PUBLISHED 3rd NOVEMBER 2017
Volume 4, Issue 1 - EDITORIAL
Welcome to Issue 1 of our fourth volume. Our focus in this edition is on the memories, experiences and effectiveness of soldiers in different military contexts during the 20th century.
Contested memories are the bread and butter of military history. It is with great pleasure then that we kick off this edition with a forensic reconsideration of the Battle of Mount Street Ridge in Dublin in 1916. Not only does this article challenge existing accounts of the casualty figures for the battle but it also introduces historians to the possibilities of advanced computational methods. As you will see, the result of Hughes, Campbell and Schreibman’s efforts is both fascinating and Delbrückian in ambition.
In subsequent articles we develop our catalogue of soldiers’ experiences of war and explore how these translated into combat effectiveness. We start with a re-consideration of the factors that shaped experiences of Gallipoli by Professor Gary Sheffield. Professor Tony King then offers an analysis of leadership and command and its importance for defining combat effectiveness in the Second World War. After this Dr John Greenacre considers the use of the Parachute Regiment in early Cold War stabilisation operations and Dr Geraint Hughes looks at the challenges of advising and mentoring allies during the Dhofar War. All five articles offer differing perspectives on the utility and effectiveness of the military. We think you’ll enjoy them all.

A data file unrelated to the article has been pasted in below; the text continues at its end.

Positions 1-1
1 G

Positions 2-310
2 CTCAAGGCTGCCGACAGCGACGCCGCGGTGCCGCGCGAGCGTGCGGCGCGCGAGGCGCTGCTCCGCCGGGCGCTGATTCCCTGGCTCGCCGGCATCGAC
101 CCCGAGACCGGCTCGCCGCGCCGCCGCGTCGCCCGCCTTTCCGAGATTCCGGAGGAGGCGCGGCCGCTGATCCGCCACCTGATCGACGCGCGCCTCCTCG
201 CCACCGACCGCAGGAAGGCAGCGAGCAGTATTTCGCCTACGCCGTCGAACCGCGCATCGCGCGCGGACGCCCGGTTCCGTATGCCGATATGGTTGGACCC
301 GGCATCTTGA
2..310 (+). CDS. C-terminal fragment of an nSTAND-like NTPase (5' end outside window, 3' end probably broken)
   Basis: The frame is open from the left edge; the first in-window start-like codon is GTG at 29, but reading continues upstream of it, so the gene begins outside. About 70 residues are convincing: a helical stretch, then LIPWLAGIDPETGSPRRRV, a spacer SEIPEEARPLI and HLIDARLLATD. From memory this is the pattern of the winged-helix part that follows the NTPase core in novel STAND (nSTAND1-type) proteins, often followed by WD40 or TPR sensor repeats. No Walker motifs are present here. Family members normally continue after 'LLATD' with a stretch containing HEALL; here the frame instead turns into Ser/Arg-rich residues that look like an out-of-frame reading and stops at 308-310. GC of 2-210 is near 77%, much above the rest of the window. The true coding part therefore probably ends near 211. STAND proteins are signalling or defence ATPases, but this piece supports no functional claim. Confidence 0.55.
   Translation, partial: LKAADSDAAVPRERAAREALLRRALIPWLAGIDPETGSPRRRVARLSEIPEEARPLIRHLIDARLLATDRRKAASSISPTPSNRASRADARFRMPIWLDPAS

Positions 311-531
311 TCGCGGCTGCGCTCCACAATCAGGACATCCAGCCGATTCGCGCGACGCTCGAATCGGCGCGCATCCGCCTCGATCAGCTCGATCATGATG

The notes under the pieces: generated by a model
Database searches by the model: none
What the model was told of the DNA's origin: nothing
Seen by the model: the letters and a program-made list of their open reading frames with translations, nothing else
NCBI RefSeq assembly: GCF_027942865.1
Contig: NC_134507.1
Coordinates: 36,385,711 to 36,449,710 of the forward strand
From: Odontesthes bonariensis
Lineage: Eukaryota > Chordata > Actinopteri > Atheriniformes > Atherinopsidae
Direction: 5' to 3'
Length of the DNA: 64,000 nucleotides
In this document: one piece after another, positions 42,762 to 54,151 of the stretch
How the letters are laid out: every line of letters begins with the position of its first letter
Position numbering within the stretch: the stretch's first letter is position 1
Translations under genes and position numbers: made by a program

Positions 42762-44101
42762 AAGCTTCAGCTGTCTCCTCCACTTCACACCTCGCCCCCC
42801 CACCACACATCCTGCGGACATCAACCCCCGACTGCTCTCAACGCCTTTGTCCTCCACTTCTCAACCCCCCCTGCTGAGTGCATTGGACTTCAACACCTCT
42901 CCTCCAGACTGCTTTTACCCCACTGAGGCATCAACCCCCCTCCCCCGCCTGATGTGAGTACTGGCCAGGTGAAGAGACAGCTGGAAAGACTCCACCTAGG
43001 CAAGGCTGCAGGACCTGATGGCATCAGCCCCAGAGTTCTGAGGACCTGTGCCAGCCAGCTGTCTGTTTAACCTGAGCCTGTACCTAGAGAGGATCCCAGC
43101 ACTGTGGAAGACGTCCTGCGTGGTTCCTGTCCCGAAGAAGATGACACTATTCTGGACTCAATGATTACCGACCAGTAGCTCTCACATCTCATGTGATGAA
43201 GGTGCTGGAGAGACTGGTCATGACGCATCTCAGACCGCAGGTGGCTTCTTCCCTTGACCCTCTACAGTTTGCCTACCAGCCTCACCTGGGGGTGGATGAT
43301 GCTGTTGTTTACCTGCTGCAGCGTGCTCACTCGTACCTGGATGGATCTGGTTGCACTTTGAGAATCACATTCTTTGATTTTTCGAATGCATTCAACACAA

Apart from the articles, we would also like to draw your attention to the Gallipoli and Crimea sub-themes to this issue. In particular, in our reviews section you will notice that we examine Christopher Bell’s recent work Churchill and the Dardenlles while the Right Honourable Julian Lewis MP reviews Major-general (rtd) Mungo Melvin’s recent book Sevastapol’s Wars: Crimea from Potemkin to Putin. As we are also reviewing John Grehan’s The First VCs: the stories behind the First Victoria Crosses of the Crimean War and the Definition of Courage, it seemed fitting that we should have a picture of the defence Sevastapol for this edition’s front cover.
We hope you enjoy this issue. As ever, we welcome your comments and feedback.
DR MATTHEW FORD, EDITOR-IN-CHIEF
Cover Image: Detail of Panorama's circular canvas, 115 metres long and 14 metres high, 'The Defence of Sevastapol 1854-1855' by Franz Rubo, which depicts the defence of the city at Lalkhov Tower on 18 June 1855 when its Russian defenders repulsed a major French attack (image courtesy of Mungo Melvin)